The mysterious Somerton Man has been given a Hollywood makeover in the hope forensic facial reconstruction will help solve the perplexing 72-year-old cold case.
- The Somerton Man was found on an Adelaide beach in 1948, but remains unidentified
- Canadian cinematographer Daniel Voshart has created a new artistic impression of him
- A US forensic researcher hopes the development will strengthen the case for exhumation
A cross-continental collaboration involving a virtual reality artist and two researchers has resulted in new images of the man whose body was found on Adelaide’s Somerton beach.
His identity and cause of death have remained unsolved ever since he was spotted by passers-by propped against the seawall on December 1, 1948.
The case has baffled police and sparked theories about who he was, including speculation he was a Cold War spy or a jilted lover, and that he could have been poisoned.
Images of the mystery man are scarce, with unflattering black-and-white post-mortem photographs — and a death mask of his face and upper torso — all that remain.
But virtual reality specialist Daniel Voshart, whose credits include work on US television show Star Trek: Discovery, recently joined forces with University of Adelaide Somerton Man researcher Derek Abbott and US genealogist Colleen Fitzpatrick to fix that problem.
The result is an animation, and several striking new images, showing what the Somerton Man could well have looked like when he was alive.
“I drew on all of Derek Abbott’s research and list of things of what to pay attention to,” Canada-based Voshart told ABC News.
“I was given a list of his hair colour, what his teeth were like, what his eye colour was, his skin tone.”
Using artificial intelligence software, Voshart combined the physical descriptions of the Somerton Man with the autopsy photos and images of the plaster bust.
“A large part of it was curiosity on my own end just to figure out what this man did look like.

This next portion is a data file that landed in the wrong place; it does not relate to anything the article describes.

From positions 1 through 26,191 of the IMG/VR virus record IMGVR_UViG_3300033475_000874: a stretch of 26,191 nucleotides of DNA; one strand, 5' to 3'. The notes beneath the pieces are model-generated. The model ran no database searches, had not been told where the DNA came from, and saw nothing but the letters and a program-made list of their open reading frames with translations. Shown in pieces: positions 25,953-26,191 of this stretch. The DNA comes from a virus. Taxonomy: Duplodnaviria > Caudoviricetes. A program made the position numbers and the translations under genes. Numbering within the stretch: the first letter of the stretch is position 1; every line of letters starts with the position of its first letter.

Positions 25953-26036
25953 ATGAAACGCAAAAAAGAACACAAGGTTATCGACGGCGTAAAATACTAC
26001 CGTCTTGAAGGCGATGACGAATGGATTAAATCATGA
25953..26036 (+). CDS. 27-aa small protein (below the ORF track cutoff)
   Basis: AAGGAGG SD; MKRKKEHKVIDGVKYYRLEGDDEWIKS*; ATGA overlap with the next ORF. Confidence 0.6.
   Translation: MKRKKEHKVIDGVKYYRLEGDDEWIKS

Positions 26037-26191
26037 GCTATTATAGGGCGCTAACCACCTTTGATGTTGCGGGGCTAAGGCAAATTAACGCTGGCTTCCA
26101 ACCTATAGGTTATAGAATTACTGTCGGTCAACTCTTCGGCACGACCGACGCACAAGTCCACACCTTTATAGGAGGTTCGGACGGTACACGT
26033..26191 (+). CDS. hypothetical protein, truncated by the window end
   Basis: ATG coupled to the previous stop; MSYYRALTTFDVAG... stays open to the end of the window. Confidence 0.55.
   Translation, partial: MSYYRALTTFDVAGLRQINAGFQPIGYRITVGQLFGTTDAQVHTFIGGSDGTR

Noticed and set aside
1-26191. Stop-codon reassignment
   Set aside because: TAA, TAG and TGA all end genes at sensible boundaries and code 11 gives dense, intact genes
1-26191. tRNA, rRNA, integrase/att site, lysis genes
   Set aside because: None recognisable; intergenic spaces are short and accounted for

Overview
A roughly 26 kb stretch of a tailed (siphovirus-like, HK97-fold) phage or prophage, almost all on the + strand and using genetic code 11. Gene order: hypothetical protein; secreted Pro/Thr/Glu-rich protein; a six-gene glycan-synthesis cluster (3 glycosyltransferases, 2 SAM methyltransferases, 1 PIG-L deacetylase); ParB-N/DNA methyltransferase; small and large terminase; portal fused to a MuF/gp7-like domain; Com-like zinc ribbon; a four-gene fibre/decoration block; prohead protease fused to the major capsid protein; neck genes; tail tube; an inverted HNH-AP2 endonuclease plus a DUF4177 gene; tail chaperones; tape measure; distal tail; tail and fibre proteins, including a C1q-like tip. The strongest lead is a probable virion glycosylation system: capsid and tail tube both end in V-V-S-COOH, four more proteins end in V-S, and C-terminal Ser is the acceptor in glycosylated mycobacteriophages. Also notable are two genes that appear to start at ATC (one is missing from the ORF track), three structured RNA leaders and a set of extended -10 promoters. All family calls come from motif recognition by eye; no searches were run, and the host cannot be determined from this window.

“Another part of it was, ‘Can it jog someone’s memory?'”
Missing tags and cryptic words
The Somerton Man is believed to have been aged about 40, had an athletic build and was found neatly dressed.
But the suit he was wearing had its tags cut off, and it did not take long for the mystery to deepen.
In January 1949, a suitcase believed to belong to the mystery man was found at Adelaide Railway Station.
It contained an odd assortment of items including clothes which also had their tags removed.
Several months later, a tiny rolled-up piece of paper inscribed with the words “Tamam Shud” was found hidden deep in the fob pocket of the man’s trousers.
The torn paper was later traced back to a book of ancient Persian poetry, the Rubaiyat of Omar Khayyam, which had been left in the back seat of a car near where the body was found.
The words roughly translate as “the end” or “the finish”, and the poems touch on themes including the need to live life to the fullest, and having no regrets when it ends.
Pandemic sparks new opportunity
When Star Trek: Discovery stopped filming during the coronavirus pandemic, the pause gave Voshart a chance to dabble in other projects, including the facial reconstruction of the Somerton Man.
“I had a lot of spare time and I learned a new software — you can mix faces and introduce human-like characteristics,” he said.
“One of the things I’ve been doing while I had this time off during this lay-off was to test this software, and I was testing it for forensic uses.
“Can you accurately de-age someone? Can you accurately take two parents, mix them together, de-age that and try to come up with what their child might look like?”
Another of his projects involved creating life-like images of Roman emperors, using the same software he would later employ on his Somerton Man images.
“[It’s] a bit of a circular process, but essentially the software allows you to introduce features from other images,” he said.
Using AI to ‘bring him to life’
Professor Abbott, who grew up a fan of Star Trek in the 1960s, said working with Voshart was “very cool” and was delighted with the results.
“This photograph is amazing — it just smacks you in the face because it looks so real and so engaging,” he said.
Professor Abbott, who is a specialist in biomedical engineering at the University of Adelaide, was put in touch with Voshart by Dr Colleen Fitzpatrick, a pioneer in forensic genealogy in the United States.
Dr Fitzpatrick first became involved in the Somerton Man case after reading about it online, before coming to Australia and meeting Professor Abbott in 2012.
“It’s one of these mysteries you have to solve and I think it’s amazing that so much has been done and we still don’t know who he is,” she said.
She said the key to solving the mystery was DNA and would involve exhuming his body, which has the support of Attorney-General Vickie Chapman on the condition it is privately funded.
As for the speculation surrounding his bizarre death, Dr Fitzpatrick said she suspects the Somerton Man was neither a spy nor poisoned, but a normal man who suffered a burst blood vessel.
But Voshart is still clinging to the spy theory, and hopes his work could trigger new discoveries in unexpected places.
“If the Cold War [theory] is true that means there’s a file somewhere, maybe in Russia, with an image of the actual guy.”